Constantine Campbell Dr.

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Cricket Hall of Famer inducted into another Hall of Fame

Dr. Constantine Campbell was inducted into the Cricket Hall of Fame in 2006 for his outstanding contributions to the sport of cricket both in his native Jamaica and Canada, has made it into another Hall of Fame.

The Cornwall College Old Boys 2014 “Homecoming” Planning Committee has selected him as one of the outstanding ‘Cornwallians’ to be honored during their 118th anniversary Homecoming Celebrations which is set for September 7-13.

Dr. Campbell, who spent his high school years at Cornwall College, which is located in Montego Bay, Jamaica, will receive the “Men of Might” Hall of Fame Award, which is given to Cornwallians who have served the school and country with distinction and have gained high international acclaim in their fields of endeavor.

The award is the fourth such given in this category. The inaugural award recipient was the late Professor Rex Nettleford in 2010, followed by Dr. Henry Vernon Wong in 2012 and Dr. Aggrey Brown in 2013. The award brings with it the honor of a permanent display in the proposed Cornwall College Museum.

Dr. Campbell, whose love for the game of cricket started as a young boy in Montego Bay, where he played for a lot of teams before migrating to Canada, is responsible for the establishment of a cricket team and the development of a first-class cricket ground in Swift Current, Canada.

Although described as a fanatic of the game, his love for the sport did not diminish his hectic study regime in pursuit of his PhD. On the completion of his PhD, he accepted a job with the Canada Federal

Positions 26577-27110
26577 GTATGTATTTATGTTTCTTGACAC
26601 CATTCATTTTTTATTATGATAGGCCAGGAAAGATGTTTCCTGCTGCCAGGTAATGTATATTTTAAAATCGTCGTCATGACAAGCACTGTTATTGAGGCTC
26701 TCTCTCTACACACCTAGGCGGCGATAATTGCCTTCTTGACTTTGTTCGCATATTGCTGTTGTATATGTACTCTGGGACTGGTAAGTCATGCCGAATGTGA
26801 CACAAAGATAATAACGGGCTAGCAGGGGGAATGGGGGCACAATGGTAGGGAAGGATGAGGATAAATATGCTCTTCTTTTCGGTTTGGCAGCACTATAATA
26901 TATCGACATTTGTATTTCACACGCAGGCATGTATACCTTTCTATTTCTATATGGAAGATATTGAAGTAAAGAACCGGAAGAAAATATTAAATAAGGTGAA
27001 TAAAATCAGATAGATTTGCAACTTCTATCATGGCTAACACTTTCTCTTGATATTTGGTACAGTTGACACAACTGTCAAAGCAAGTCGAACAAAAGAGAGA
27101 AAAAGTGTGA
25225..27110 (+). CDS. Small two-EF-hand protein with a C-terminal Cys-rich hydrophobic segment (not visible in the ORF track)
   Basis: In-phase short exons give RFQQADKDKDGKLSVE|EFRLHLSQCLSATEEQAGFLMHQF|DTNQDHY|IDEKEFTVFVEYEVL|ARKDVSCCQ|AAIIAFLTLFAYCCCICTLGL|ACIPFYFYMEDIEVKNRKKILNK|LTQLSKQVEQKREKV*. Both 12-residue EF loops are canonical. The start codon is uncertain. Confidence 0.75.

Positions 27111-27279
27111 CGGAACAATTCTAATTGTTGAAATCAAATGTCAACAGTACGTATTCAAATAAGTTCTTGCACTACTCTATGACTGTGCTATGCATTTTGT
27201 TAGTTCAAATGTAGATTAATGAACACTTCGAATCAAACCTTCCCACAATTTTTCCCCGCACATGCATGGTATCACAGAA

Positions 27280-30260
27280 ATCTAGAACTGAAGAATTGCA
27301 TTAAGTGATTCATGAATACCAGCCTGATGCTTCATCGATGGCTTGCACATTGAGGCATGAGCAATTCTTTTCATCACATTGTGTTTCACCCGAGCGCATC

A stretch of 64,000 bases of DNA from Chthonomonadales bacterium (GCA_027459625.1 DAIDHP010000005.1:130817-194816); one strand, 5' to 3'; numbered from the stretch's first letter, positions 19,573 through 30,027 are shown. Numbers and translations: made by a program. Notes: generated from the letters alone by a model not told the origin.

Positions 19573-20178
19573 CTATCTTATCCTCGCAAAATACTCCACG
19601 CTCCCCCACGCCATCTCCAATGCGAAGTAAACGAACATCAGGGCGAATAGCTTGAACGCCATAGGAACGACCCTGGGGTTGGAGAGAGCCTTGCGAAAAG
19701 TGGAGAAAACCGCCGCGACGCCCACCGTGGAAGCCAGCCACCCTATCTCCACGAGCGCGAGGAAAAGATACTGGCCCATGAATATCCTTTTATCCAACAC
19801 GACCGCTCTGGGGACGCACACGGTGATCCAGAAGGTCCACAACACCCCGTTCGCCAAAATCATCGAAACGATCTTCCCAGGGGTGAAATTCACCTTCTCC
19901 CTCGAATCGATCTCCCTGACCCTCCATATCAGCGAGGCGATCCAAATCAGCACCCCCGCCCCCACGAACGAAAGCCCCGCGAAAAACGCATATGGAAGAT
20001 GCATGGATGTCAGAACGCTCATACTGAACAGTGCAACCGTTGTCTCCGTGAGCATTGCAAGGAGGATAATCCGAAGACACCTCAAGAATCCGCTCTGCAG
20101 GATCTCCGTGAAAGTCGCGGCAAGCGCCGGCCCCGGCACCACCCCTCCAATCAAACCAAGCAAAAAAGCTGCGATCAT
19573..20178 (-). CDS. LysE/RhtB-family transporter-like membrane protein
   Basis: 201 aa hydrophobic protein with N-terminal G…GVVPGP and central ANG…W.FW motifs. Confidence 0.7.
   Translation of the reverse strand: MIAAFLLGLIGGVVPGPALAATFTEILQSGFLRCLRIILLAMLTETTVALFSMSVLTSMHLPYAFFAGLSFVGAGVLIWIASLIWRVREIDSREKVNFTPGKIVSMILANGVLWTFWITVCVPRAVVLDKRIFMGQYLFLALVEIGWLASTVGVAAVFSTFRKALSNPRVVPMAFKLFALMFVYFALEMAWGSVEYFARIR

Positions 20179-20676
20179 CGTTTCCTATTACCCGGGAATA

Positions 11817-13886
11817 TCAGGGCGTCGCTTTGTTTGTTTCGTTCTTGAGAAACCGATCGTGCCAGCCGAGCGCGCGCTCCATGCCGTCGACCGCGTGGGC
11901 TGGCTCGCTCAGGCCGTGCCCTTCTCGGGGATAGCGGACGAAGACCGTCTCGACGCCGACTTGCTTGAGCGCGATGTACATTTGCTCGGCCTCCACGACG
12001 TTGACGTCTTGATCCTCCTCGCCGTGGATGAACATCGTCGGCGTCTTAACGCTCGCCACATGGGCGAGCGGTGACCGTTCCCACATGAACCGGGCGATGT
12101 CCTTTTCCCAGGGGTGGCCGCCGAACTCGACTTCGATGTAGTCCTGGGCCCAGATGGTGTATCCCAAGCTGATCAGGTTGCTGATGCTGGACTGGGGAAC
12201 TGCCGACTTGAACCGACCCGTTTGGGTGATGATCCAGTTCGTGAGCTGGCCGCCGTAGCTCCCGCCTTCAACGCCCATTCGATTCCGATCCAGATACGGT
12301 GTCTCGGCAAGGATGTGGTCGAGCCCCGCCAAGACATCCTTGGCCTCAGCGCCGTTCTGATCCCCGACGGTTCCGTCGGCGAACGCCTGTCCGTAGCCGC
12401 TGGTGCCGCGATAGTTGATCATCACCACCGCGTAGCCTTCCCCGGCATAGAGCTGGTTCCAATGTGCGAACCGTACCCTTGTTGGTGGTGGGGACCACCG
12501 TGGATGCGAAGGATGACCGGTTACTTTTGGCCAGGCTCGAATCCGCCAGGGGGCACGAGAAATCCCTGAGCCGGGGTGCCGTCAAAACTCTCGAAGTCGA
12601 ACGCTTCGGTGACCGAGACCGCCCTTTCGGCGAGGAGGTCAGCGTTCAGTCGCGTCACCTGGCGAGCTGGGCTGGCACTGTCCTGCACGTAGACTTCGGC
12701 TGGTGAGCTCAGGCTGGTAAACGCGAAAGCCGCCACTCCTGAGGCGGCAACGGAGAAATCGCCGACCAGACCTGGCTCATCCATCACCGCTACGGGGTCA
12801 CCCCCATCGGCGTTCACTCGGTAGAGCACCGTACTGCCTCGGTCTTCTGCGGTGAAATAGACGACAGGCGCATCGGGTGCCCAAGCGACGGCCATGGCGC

Government Department of Agriculture Research Station in the small prairie city of Swift Current, Saskatchewan.

There was no cricket team there so he decided to establish a team. Through his persuasion he got a number of British and West Indian residents in the area together and formed a club.

Dr. Campbell, who makes frequent visits to his home land, was also instrumental in reviving the cricket program at his alma mater, Cornwall College. On one of his visits home to watch a Test match, he became very disappointed when he learned that the cricket program at the school was no longer operating. Learning from the headmaster that it was due to lack of resources, he contacted some of his old schoolmates and was able to acquire sufficient funds to get the program restarted.


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